It's not always fair that you get judged by people who do nothing and don't care... but eh, that's management.
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Re: How did you learn how to tolerate dumb stuff/people at work?

Postby Kifle » Fri Mar 13, 2009 2:25 pm

Ragorn wrote:
Kifle wrote:Dartan, there is nothing wrong with letting people fail who do not want to help themselves. I'm sure if they had questions, you could think of another way of explaining something to them; yet, for some reason, these people are expecting you to take the fall for them. It is not fair to somebody who actually learned the shit rather than blaming their trainers for their own mistakes.

Disagree. If people on your project fails, your project fails. If your project fails, you fail. And if you fail, and you come back to your boss and start blaming the people who didn't pay attention in training or didn't ask the right questions, you EPIC fail. As a manager, it's your job to make your people succeed... not point fingers when they underperform. Performance in management has very little to do with your own personal skill and accomplishment, it's all about how well the people under you perform.

It's not always fair that you get judged by people who do nothing and don't care... but eh, that's management.


I understand how management works, I just don't think Dartan is a manager per se. I thought he was just somebody on the same level as these other people he's training. The only difference being that Dartan has seniority and probably does a good enough job that his bosses use him to train the green workers. I could be wrong, in which case I completely agree with you, Rag.

Either way, I think this is what they invented beer for.
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Re: How did you learn how to tolerate dumb stuff/people at work?

Postby Sarvis » Fri Mar 13, 2009 2:55 pm

Kifle wrote:Corth, I would agree with you if these people were asking questions during training; however, it doesn't seem like they are.


What are you basing that on? All he said was that he trained them... he didn't discuss HOW he trained them at all, and some trainers don't encourage or give time for the students to ask questions. In fact, they are asking questions after the fact and he's clearly criticizing and giving them attitude for it.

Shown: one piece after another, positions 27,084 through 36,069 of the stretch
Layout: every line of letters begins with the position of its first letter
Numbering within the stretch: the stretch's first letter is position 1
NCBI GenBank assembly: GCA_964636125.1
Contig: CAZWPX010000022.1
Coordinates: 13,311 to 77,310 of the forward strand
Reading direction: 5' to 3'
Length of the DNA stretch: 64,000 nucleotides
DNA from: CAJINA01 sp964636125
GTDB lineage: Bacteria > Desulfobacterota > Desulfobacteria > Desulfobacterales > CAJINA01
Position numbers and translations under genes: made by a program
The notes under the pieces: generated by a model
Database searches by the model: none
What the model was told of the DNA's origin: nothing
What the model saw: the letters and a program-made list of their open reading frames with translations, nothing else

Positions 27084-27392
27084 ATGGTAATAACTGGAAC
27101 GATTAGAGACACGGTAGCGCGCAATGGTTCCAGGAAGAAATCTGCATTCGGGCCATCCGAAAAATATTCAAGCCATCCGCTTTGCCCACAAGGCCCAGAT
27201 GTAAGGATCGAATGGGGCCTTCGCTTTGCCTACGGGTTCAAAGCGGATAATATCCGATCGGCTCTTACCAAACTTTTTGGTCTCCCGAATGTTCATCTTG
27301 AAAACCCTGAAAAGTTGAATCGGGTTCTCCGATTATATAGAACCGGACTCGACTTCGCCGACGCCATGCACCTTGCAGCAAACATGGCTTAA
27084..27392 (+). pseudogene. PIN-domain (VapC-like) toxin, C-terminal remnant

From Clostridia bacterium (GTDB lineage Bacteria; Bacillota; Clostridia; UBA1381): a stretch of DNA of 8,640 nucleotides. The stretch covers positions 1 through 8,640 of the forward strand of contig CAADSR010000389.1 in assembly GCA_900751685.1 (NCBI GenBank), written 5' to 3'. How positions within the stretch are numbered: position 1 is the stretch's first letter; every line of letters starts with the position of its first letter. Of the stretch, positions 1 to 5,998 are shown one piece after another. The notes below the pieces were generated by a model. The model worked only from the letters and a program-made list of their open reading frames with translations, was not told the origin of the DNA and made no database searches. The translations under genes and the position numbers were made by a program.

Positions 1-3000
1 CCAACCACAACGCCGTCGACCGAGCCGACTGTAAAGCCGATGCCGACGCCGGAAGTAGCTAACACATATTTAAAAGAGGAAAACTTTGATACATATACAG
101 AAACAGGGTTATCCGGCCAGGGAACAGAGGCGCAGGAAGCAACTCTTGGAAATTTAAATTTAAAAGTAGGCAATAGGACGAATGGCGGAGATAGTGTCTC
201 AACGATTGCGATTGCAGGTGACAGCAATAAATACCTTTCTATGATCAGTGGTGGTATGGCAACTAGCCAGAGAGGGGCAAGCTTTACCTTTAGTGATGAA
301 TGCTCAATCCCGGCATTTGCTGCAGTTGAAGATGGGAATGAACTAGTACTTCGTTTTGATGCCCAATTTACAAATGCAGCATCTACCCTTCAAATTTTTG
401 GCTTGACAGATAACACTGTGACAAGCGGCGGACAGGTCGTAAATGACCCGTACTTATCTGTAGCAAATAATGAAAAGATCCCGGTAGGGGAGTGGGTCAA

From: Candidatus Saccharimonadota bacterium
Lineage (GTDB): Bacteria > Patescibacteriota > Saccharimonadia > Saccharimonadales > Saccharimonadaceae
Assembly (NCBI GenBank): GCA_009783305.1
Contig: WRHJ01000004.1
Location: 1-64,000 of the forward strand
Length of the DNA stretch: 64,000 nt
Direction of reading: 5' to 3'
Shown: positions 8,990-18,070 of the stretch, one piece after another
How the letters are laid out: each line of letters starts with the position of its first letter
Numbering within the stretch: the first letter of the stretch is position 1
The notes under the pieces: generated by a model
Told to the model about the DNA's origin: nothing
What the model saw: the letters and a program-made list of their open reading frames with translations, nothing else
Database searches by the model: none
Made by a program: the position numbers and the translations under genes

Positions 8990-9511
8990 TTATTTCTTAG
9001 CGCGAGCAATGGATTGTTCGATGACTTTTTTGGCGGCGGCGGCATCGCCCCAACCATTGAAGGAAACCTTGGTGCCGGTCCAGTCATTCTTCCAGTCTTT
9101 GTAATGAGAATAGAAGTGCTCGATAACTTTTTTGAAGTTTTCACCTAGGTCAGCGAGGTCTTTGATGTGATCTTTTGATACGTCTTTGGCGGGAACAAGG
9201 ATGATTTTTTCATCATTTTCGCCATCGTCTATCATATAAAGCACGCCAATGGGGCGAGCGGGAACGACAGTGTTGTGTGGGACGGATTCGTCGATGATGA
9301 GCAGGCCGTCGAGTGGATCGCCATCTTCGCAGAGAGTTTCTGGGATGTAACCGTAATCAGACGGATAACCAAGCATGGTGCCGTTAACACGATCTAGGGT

People forget things, people need help and have questions. People will usually get better and start performing well, but they need to want to... and constantly putting them down, discouraging questions and criticizing them doesn't make them want to.
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Re: How did you learn how to tolerate dumb stuff/people at work?

Postby Ashiwi » Fri Mar 13, 2009 4:00 pm

Employees are a lot like kids. You get out what you put in. There are the occasional limp biscuits you need to carve off, but more people are capable of more work than you give them credit for.

A good manager gets good work out of most of the people he has. A good manager/trainer recognizes that not all people are the same, and not all people learn or advance in the same way. If a trainer is incapable of being flexible enough to learn how to train his employees, then that company is in a lot of trouble, because they're going to have to find employees who can only learn the one method the trainer uses to teach, and that's a lot to ask of a Human Resources department. The HR department hired these employees for a reason, and if you lose a large chunk of your staff because they can't learn what they need to know, eventually Human Resources is going to ask for a review of the problem.

Dartan, you're a brilliant guy, and you have to realize that very few people are going to grasp what you're telling them as fast, or in the same way, that you did. You have to be brilliant enough to analyze the people you're training and adapt your methods to what they need in order to do their job.

Remember, if you treat people like they're stupid, what you get is stupid performance, and a bunch of people who don't want to do anything for you. If they feel demeaned in any way, they may put up walls and be resistant to learning from you because they're being forced to be on the defensive. Your first step should probably be changing your attitude from "These people are stupid" to "Okay, these people are smart, but they're not understanding this concept, so what can I change in my methods in order to get the idea across to them?"

Otherwise you may as well just march down to HR and tell them that they're stupid and hired a bunch of stupid people. I'm sure they'll get right on hiring the replacement(s).
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Re: How did you learn how to tolerate dumb stuff/people at work?

Postby kiryan » Fri Mar 13, 2009 4:59 pm